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Genetic variability of heat tolerance, and its effect on yield and fibre quality traits in upland cotton (Gossypium hirsutum L.)

Azhar, F.M., Ali, Z., Akhtar, M.M., Khan, A.A., Trethowan, R.
Plant breeding 2009 v.128 no.4 pp. 356-362
Gossypium hirsutum, cell membranes, climate change, crop yield, fiber quality, genetic variation, heat stress, heat tolerance, hybrids, seed cotton, temperature, thermal stability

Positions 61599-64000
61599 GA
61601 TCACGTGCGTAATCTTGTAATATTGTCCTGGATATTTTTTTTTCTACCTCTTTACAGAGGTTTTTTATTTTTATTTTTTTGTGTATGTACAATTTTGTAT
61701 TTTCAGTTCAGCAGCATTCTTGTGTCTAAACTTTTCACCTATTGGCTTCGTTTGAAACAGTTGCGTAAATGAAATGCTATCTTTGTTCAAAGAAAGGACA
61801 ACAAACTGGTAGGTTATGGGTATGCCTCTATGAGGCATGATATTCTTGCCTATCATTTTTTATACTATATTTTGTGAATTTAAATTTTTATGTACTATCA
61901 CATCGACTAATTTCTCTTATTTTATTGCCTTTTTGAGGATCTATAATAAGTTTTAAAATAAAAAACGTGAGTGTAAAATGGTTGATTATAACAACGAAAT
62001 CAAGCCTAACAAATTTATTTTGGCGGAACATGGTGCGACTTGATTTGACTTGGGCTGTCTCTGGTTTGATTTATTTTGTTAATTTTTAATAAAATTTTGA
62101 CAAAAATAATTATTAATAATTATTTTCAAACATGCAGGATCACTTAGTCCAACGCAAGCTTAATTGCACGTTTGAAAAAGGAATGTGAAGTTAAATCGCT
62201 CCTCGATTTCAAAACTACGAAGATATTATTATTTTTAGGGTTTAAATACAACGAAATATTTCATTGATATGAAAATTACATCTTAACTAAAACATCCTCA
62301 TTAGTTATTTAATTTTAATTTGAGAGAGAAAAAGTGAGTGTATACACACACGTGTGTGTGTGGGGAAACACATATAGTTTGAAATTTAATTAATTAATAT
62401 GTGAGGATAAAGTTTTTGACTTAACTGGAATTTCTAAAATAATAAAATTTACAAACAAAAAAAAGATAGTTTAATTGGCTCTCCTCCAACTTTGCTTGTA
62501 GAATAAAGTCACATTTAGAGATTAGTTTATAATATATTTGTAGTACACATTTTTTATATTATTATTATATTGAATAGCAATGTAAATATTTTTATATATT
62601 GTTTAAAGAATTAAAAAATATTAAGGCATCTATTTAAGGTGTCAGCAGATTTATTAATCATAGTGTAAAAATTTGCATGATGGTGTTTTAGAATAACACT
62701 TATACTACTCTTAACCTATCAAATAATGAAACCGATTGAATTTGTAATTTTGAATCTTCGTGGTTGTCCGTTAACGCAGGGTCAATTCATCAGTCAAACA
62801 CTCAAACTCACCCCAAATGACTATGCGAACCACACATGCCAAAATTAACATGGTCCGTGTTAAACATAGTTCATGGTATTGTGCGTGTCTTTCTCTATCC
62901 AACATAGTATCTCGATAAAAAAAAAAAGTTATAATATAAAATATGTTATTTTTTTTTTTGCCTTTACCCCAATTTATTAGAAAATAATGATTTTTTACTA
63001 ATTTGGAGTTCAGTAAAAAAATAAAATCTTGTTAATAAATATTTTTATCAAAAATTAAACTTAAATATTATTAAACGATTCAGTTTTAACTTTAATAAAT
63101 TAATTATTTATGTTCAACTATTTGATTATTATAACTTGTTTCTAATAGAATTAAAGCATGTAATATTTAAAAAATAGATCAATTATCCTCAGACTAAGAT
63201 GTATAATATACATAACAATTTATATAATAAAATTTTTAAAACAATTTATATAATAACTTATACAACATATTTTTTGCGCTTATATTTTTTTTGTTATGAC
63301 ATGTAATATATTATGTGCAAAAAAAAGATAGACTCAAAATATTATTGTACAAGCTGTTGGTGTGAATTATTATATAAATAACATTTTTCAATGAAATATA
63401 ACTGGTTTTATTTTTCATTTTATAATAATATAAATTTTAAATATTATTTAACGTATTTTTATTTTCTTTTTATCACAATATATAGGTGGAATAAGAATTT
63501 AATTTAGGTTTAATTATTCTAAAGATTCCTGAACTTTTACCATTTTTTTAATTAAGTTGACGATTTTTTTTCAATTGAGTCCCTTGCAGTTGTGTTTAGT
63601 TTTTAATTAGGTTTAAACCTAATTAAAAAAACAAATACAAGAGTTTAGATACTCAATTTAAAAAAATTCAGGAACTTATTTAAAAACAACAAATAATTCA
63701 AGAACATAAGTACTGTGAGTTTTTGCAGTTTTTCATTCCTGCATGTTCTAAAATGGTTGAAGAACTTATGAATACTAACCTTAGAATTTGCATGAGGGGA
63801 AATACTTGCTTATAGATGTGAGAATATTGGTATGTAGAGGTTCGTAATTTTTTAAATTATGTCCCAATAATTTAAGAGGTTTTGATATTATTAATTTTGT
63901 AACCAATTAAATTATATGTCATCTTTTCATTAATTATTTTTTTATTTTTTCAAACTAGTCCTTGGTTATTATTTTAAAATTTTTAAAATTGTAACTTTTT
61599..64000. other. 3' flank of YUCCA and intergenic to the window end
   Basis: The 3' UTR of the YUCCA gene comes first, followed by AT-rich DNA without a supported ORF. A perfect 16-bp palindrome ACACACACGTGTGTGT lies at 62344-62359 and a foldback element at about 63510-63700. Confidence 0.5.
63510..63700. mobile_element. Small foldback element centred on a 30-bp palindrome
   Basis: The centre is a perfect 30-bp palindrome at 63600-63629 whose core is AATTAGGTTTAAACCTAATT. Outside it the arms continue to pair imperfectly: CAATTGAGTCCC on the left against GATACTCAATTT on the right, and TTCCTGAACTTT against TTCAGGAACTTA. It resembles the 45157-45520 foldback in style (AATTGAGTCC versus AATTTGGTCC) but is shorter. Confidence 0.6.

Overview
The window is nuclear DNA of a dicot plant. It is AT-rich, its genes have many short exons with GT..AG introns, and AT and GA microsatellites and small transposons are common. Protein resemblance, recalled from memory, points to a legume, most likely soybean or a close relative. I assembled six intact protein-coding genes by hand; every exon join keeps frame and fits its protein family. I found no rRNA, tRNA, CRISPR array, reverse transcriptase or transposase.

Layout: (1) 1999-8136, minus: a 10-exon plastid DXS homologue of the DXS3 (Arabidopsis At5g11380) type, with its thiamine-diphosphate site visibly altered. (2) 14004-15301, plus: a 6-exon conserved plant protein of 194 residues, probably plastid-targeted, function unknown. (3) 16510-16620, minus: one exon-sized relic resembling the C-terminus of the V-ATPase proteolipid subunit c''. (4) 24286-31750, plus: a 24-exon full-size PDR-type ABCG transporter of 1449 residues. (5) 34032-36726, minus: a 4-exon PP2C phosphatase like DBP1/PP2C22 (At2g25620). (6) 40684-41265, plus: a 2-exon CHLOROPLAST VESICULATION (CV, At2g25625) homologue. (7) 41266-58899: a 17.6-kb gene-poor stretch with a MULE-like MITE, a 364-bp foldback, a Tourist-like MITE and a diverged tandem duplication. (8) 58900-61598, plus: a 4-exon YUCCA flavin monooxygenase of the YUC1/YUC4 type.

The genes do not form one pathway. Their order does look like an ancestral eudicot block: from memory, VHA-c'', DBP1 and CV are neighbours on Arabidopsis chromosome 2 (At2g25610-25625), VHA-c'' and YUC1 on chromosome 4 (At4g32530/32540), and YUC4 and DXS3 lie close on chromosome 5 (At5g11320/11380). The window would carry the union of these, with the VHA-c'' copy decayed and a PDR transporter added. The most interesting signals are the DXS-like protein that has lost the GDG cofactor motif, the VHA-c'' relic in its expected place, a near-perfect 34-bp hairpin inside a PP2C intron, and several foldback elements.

Global temperature is rising because of increasing concentrations of CO₂ and other greenhouse gases (e.g. methane, nitrous oxide, etc.) in the atmosphere because of the excessive use of fossil fuels. High temperature causes heat stress which reduces crop productivity. The development of heat-tolerant varieties is feasible and will help mitigate the effects of climate change. Fifty-one cotton accessions were screened in heat-stressed and non-stressed conditions in the glasshouse and field. Relative cell injury percentage (RCI %), a measure of cell membrane thermostability (CMT), was used to assess heat tolerance. Heat-tolerant accessions had more stable yield and yielded more seed cotton with better quality fibre than the heat-intolerant accessions across four environments. The responses of the 51 accessions to all four environments for the measured traits were strongly associated. RCI % of the accessions and hybrids was strongly and negatively associated with yield and fibre traits. CMT was concluded to be a useful technique for identification of heat-tolerant cotton.